According to Harry Stone, in Dickens and the Invisible World, the Christmas Books center on "a protagonist who is mistaken or displays false values is forced, through a series of extraordinary events, to see his errors." Supernatural means are used in all except The Battle of Life: fairy story and nursery tale influences are evident (and, as Dickens said, seasonally appropriate). After the Carol and The Chimes, however, the seasonal reference recedes, though there remains a stress on hearth and home and family affection, often temporarily rejected or disturbed. The domestic theme of The Cricket on the Hearth particularly appealed to its original readers. The Chimes has more of the topical social and political satire and protest familiar in the novels, though also in Tilly Slowboy, the dense but devoted maid-of-all-work, it has one of the broadly comic characters that was a popular ingredient in these books. Problems of personality and memory that were engaging Dickens in the late 1840s are explored in The Haunted Man, and in the story's terrible waif—"A baby savage, a young monster, a child who had never been a child"—Dickens, as in other books, pays seasonal attention to childhood and repeats his social message.

Most of the Christmas Stories (1852-67) are first-person narrative, often told by a highly flavored character. Several entered Dickens's public readings repertoire (1858-70) as successful character monologues, some being evidently written with a view to this purpose. The stories of the garrulous boarding housekeeper Mrs. Lirriper (1863, revived 1864) and the market cheapjack Doctor Marigold (1865) are good instances: brilliantly conceived voices, but with disappointingly inconsequential or mawkish tales to tell. "Tales" better describes these short fictions than "short stories"; Dickens was unaffected by the short story art then being created by Poe and others. These stories have scant reference to Christmas, though Dickens liked to "strike the chord of the season." Social and political references are only incidental now; but the Indian Mutiny inspired The Perils of Certain English Prisoners. "The Signalman" is one of Dickens's best supernatural stories. Other characteristic interests appear in "Boots at the Holly-Tree Inn" (child-centered sentiment blended with humor) and No Thoroughfare (in collaboration with Wilkie Collins: crime, detection, melodrama). There are many incidental felicities; Dickens always becomes animated, for instance, over railways (Mugby Junction, and elsewhere) and over showbiz (Mr. Chops the Dwarf, in Going into Society; Pickleson the fairground giant, in Doctor Marigold). But these stories are obviously minor works, in a double sense, if read alongside the novels written at the same phase of Dickens's maturity.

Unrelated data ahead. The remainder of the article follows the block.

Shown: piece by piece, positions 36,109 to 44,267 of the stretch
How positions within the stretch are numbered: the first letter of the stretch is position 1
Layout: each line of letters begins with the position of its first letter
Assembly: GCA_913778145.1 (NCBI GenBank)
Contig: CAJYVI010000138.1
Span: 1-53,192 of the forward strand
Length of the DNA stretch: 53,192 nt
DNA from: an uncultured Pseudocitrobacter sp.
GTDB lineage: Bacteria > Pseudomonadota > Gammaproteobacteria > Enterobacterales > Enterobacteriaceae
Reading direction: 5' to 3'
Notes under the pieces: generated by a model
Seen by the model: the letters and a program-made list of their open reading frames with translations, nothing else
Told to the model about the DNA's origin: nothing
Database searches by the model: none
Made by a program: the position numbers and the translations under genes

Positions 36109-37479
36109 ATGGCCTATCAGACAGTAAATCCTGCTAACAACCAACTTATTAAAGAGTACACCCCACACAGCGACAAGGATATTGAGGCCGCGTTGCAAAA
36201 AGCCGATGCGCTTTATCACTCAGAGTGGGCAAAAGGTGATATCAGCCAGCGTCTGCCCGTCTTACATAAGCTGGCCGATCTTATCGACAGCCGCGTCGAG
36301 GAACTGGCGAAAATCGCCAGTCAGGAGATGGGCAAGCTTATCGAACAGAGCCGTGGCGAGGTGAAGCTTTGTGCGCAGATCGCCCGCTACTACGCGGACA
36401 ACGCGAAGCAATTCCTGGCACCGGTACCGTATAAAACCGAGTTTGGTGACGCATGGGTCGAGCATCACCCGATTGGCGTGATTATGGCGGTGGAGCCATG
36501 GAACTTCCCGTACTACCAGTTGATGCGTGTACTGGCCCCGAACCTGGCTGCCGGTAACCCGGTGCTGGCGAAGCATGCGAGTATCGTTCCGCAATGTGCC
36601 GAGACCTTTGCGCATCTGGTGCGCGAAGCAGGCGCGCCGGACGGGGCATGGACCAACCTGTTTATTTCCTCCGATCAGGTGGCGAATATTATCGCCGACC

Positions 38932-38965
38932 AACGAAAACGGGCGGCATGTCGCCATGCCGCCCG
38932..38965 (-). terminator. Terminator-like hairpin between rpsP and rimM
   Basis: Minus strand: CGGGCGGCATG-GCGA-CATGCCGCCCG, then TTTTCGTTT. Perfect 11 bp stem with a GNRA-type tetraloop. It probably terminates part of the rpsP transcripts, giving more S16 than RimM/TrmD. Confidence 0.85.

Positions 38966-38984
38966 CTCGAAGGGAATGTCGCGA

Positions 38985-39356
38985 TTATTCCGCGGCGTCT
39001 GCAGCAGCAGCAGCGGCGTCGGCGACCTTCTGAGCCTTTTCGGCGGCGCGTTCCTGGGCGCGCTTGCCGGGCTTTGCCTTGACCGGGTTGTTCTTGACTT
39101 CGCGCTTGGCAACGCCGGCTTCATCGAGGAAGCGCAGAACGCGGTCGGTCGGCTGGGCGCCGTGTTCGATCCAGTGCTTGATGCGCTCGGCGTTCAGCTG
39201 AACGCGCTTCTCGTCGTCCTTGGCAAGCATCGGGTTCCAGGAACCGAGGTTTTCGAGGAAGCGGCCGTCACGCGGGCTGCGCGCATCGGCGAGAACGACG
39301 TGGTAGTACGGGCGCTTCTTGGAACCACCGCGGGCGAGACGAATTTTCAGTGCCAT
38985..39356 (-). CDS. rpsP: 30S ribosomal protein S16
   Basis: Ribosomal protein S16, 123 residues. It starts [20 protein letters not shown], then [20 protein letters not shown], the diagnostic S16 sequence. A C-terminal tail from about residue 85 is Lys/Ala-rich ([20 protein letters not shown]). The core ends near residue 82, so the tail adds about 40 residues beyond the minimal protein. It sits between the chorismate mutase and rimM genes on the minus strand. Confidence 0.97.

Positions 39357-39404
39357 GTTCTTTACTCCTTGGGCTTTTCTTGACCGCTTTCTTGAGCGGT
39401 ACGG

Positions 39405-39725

—Philip Collins

See the essays on A Christmas Carol and "The Signalman."